Post Date: October 21, 2013
(John Gramlich, CQ Roll Call) — A federal judge in New York has accused the Justice Department of systematically abusing its prosecutorial powers in drug cases and called on Congress to limit the department’s approach if Attorney General Eric H. Holder Jr. does not.
Judge John Gleeson, who was appointed to the Eastern District of New York by President Bill Clinton in 1994, wrote in a scathing Oct. 9 ruling that federal prosecutors regularly coerce defendants in drug cases into guilty pleas by threatening them with mandatory sentence enhancements, triggered if offenders have past felony drug convictions. Those sentence enhancements, he wrote, are “so excessively severe they take your breath away.”
“To coerce guilty pleas and sometimes to coerce cooperation as well, prosecutors routinely threaten ultra-harsh enhanced mandatory sentences that no one — not even the prosecutors themselves — thinks are appropriate,” Gleeson wrote in a drug trafficking case before him. “And to demonstrate to defendants generally that those threats are sincere, prosecutors insist on the imposition of the unjust punishments when the threatened defendants refuse to plead guilty.”
Gleeson said the practice is widespread and violates the will of Congress, which he said acted in 1970 to ensure that prosecutors would show discretion and “carefully cull from the large number of defendants with prior drug felony convictions the hardened, professional drug traffickers who should face recidivism enhancements upon conviction.”
Instead, Gleeson said, the DOJ has shown no such discretion and now seeks mandatory sentencing enhancements for many offenders, not just the most dangerous ones.
“There was no suggestion that Congress enacted [the law] so prosecutors could use their newfound discretion to trigger enhanced punishments as a tool to strong-arm federal defendants into pleading guilty or to punish those who exercise their right to a trial,” he wrote.
Debate Over New Policy
Gleeson, an avowed critic of mandatory sentencing laws who has delivered blunt legal opinions on previous occasions, praised Holder for being “out front on desperately needed reform” in sentencing, noting that the attorney general announced a policy in August that limits circumstances under which federal prosecutors may seek mandatory penalties on offenders. But Gleeson said the department’s new policy will do little to stop prosecutors from using tough sentences as leverage for guilty pleas.
The new DOJ policy calls on prosecutors not to seek sentencing enhancements for prior felony drug convictions “unless the defendant is involved in conduct that makes the case appropriate for severe sanctions,” Ellen Canale, a spokeswoman for the department, noted in a statement to CQ Roll Call.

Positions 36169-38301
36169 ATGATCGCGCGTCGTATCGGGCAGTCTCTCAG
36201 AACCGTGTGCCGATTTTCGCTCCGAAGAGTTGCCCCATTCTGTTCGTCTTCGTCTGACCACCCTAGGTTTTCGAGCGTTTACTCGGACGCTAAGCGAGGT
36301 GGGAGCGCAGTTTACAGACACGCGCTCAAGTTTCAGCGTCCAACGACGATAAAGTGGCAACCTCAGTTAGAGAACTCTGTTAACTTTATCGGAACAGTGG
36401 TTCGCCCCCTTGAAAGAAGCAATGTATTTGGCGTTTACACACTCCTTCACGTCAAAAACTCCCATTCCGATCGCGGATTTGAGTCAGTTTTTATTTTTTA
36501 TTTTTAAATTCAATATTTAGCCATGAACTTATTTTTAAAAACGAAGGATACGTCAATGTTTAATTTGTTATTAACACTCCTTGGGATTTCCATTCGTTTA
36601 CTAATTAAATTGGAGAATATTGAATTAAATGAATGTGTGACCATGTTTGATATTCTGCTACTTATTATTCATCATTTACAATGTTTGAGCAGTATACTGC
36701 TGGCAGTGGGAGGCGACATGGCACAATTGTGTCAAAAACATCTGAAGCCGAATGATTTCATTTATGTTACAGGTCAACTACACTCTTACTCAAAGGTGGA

“Federal prosecutors are instructed to pursue charges that fairly reflect the totality and seriousness of the defendant’s conduct and are consistent with the purposes of the federal criminal code,” Canale said. “Moreover, the attorney general recently instructed prosecutors not to file these enhancements unless the defendant is involved in conduct that makes the case appropriate for severe sanctions. The attorney general’s new policy seeks to ensure that these enhancements are reserved for serious, high-level, or violent drug traffickers.”
“The department agrees that the enhancements should not be used to coerce defendants,” Canale added.
But Gleeson argued in his 60-page ruling that the wording of the new policy “does nothing” to prevent a prosecutor from using past felonies as leverage to coerce defendants. He said Holder should take tougher steps, including “explicitly” barring the use of prior felony enhancements as a tool to produce guilty pleas; creating a new policy to ensure they are only used for serious offenders; and attempting to provide “realistic relief” for those already convicted through the use of such practices.
“If DOJ’s power to affect sentencing outcomes so dramatically through the filing of prior felony informations can’t be exercised properly,” he wrote, “Congress should take that power away.”
Debate in Congress
The opinion comes amid a growing debate in Congress over the use of mandatory sentencing policies, which according to critics have inflated the federal prison population and imposed excessively harsh penalties on offenders. Senate Judiciary Committee members from both parties are sponsoring proposals to give judges more flexibility to avoid imposing mandatory sentences.
But mandatory minimum policies also have their defenders, and Congress has repeatedly voted on a bipartisan basis in recent years to create new ones. Rep. Jim Sensenbrenner, a Wisconsin Republican and former Judiciary Committee chairman, said in an interview with CQ Roll Call earlier this year that he views mandatory minimum sentences as an important way to prevent prosecutors and defense attorneys from “shopping” for favorable judges who might hand down the kind of sentences they are seeking.
“If there isn’t a better way to stop judge-shopping, then I think we’re stuck with mandatory minimums,” Sensenbrenner said.